City entered the 20th century with major financial difficulties. There was some success in the FA Cup, but public apathy and dwindling support led to a sadly inevitable conclusion.
Things didn't start off to bad under boss Horace Austerberry with the Potters going on to record a sixth place finish in Division One at the end of the 1902/03 season, there joint-best finish ever finish at that time.
They had also reached the Quarter Final stage of the FA Cup for two years running at this stage with the likes of goalkeeper Leigh Richmond Roose, centre half and future Port Vale player & manager Tom Holford and striker Mart Watkins the key players at this time.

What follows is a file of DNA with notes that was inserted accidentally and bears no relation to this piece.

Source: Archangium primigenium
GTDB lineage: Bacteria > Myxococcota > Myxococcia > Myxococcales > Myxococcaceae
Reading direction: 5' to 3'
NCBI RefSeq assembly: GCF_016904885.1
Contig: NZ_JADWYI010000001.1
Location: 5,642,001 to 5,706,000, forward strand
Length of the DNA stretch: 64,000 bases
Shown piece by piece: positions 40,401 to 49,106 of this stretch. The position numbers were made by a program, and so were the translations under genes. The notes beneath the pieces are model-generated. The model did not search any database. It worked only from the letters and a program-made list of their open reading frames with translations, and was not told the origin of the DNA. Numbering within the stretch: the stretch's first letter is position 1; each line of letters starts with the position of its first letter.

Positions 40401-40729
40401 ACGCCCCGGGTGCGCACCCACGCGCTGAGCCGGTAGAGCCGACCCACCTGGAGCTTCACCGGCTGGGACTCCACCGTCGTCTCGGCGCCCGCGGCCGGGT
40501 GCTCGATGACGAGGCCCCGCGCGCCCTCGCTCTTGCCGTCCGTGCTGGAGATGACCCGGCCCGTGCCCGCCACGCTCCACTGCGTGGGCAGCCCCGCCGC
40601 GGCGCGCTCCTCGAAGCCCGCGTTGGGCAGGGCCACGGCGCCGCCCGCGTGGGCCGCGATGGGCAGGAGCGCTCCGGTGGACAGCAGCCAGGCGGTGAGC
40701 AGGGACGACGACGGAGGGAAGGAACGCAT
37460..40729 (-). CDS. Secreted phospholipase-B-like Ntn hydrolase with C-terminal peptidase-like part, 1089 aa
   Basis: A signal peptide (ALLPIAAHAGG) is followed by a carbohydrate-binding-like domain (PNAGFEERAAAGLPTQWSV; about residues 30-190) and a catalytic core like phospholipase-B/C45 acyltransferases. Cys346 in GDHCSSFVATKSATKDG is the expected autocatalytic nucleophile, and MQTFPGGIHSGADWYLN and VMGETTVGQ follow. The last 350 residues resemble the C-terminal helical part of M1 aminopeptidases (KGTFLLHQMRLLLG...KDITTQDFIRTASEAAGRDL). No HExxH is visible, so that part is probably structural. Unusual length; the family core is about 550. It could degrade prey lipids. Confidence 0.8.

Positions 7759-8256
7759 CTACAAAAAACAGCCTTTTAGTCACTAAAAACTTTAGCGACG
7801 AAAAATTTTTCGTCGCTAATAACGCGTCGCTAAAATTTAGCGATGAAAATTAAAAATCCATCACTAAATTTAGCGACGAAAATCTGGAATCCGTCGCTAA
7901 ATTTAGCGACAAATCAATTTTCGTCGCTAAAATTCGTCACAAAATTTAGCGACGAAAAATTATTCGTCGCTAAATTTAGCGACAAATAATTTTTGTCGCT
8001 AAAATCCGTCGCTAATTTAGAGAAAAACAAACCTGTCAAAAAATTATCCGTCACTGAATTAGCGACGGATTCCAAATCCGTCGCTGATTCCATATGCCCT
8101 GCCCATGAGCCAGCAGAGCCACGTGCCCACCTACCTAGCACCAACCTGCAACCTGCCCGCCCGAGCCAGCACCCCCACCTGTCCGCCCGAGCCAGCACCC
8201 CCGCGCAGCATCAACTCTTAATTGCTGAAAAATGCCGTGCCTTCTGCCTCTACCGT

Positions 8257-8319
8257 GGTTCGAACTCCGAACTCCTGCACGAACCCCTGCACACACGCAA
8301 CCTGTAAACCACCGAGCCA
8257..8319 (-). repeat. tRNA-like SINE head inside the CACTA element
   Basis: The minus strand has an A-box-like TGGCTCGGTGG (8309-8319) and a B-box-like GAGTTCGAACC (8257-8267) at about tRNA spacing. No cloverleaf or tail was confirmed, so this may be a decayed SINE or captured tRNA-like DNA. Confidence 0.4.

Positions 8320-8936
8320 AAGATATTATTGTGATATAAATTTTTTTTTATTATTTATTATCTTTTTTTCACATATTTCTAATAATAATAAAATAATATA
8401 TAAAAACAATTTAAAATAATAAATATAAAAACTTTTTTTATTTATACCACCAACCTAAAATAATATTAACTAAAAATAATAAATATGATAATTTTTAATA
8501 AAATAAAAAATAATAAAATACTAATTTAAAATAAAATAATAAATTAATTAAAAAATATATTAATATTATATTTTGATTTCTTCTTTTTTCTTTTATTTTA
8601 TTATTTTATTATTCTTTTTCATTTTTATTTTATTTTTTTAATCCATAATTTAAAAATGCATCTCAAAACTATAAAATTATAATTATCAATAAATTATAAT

This relative success could not be built upon, however, and after several years of stagnation in mid-table, the Club fell further still and were relegated to Division Two at the end of the 1906/07 season.
Attendances plummetted during that season and did not improve the year after either, with attendances sinking to as low as 3,000, 2,000 and even 1,500 towards the end of 1907/08.
With this rapid decline came the financial complications and with the player wages and running costs significantly more than gate receipts, Stoke FC eventually went bust in 1908.
Having also lost their Football League status in the summer of 1908, they re-registered as a new company and replaced the reserve team with the first team for the 1908/09 season in the Birmingham & District League.
It was a fresh start for the club under new boss Alfred Barker, who was forced to introduce a host of new players, but some reward was on the way...